In your opinion, and as a writer I know they are all your darlings, what is your favorite short story and why?

Mine? Or short stories in general? In general, my vote is for Jorge Luis Borges‘ “The Secret Miracle.” As for my own, I don’t like going backward because every time I re-read something I’ve written I want to tweak it some more. I guess I like “Indirection, In Wait” which was in Thuglit because I finally figured out how to write non-linearly. I was nominated for the StorySouth’s Million Writers Award for that piece.

I was talking about your work, but any opportunity to recommend writers to readers is a good one. On reading Indirection, In Wait, which is still available in the Thuglit archives, I’d say you pulled off non-linear story telling very well, along with the dialogue I love. What’s your process in writing a story? Does it vary depending on length or theme?

It’s all the same. If I’m entertaining or scaring myself I know I’m on the right track. I just bear down, find the rhythms, get through the bulk of it until I think I’ve reached the end and then I revise, revise, revise until I feel sick.

I’ve read a lot of your stories, either by virtue of managing Shotgun Honey and the anthology or the other venues that were mentioned previously. What I’m most looking forward to is your next story, your debut novel, KOKO TAKES A HOLIDAY which if all goes well releases today. Give our readers the pitch.

500 years from now, retired-corporate mercenary Koko Penelope Martstellar runs a brothel on The Sixty Islands, a manufactured tropical resort archipelago known for its sex and simulated violence. Her old comrade and executive benefactor on resort, Portia Delacompte, dispatches a squad of security personnel to kill our girl one morning out of the blue, and it’s pretty much run and gun for Koko from there. Kind of looney, very violent, satirical (at least I hope so), and definitely not for the squeamish. Not even close to your Daddy’s sci-fi–rated a heavy-heavy, “redband” R. Huge, city-sized airships, environmental chaos, psychedelic drugs, pulse guns, romance, betrayal, hijacked airborne septic tankers, paraplegic gun runners and blah, blah, blah…how’s that for starters?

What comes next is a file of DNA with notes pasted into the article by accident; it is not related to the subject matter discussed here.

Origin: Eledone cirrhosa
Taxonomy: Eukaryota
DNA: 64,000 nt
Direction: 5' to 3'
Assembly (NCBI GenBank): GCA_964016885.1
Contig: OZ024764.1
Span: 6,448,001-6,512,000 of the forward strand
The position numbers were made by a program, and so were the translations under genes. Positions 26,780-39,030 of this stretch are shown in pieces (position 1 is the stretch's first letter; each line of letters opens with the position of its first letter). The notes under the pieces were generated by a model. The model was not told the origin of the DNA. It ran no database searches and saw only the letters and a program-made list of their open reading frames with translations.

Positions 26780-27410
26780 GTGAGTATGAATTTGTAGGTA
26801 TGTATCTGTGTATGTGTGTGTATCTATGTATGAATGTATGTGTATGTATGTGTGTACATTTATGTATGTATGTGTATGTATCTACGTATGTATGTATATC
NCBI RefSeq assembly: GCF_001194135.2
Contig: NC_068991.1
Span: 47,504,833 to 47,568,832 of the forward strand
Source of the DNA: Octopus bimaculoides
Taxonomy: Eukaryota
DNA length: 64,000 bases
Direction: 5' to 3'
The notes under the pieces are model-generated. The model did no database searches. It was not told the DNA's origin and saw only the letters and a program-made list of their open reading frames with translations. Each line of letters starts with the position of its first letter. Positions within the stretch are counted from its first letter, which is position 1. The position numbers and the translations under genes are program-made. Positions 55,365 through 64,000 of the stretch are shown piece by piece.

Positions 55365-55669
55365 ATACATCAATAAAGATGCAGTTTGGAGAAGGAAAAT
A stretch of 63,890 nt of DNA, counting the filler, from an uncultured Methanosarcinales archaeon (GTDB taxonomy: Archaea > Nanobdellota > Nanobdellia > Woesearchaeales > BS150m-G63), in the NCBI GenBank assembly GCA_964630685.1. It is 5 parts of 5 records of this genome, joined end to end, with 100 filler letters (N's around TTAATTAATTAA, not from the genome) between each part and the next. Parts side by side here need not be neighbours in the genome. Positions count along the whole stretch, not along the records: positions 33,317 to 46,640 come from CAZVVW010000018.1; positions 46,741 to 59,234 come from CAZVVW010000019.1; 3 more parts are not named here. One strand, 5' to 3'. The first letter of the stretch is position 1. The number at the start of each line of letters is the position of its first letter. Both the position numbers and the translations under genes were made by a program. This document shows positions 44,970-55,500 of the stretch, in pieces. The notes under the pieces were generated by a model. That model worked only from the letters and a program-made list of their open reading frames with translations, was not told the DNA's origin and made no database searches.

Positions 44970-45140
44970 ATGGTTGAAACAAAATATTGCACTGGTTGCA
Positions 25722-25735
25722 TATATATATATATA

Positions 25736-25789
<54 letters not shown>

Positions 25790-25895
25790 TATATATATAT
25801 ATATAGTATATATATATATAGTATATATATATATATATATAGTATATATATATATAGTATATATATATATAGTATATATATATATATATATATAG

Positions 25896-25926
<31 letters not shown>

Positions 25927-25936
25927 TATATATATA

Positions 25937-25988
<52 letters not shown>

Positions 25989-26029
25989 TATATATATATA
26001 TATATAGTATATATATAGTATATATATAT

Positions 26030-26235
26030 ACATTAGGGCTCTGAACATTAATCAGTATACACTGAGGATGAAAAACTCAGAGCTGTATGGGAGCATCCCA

Would you consider this a departure from your previous work, or just something longer with a sci-fi twist?

Technically it’s science fiction. But there’s crime and western elements too. I think it’s a departure only because it’s the longest thing I’ve written.

Tell us about your book journey.

Long, confusing, plenty of missteps and luck.

So pretty standard for any emerging writer? Your work is diverse, so I imagine your influences are many. What influences you now as a writer?

I guess work that transcends the expectations of the genre and cuts deeper. I was taught that good fiction (short or long) should be an examination of societal dilemmas and say something bigger than the story itself. Fiction written solely for the sake of entrainment (and there’s plenty out there) seems like such a tragic waste of effort. Don’t get me wrong, fun is fun…you want to turn your brain off and escape? That’s cool, but when I read writers who go that extra mile and get me charged up about an issue…that’s inspiring.

What book(s) are you reading right now?

I’m finally getting around to DBC Pierre’s VERNON GOD LITTLE.

With KOKO TAKES A HOLIDAY now available from Titan, what is your next project and what can you tell your future readers about it?

Just handed in the draft of Koko Takes a Holiday‘s sequel Koko the Mighty, so edits on that.

We wish you much luck on this and future KOKO novels, I know I’ll have a copy in my hand within the day. Before you go, do you have any advice or parting words for our readers and writers?

In writing (like everything else) do your best to speak as your true self…censoring yourself to conform is always a bad bet.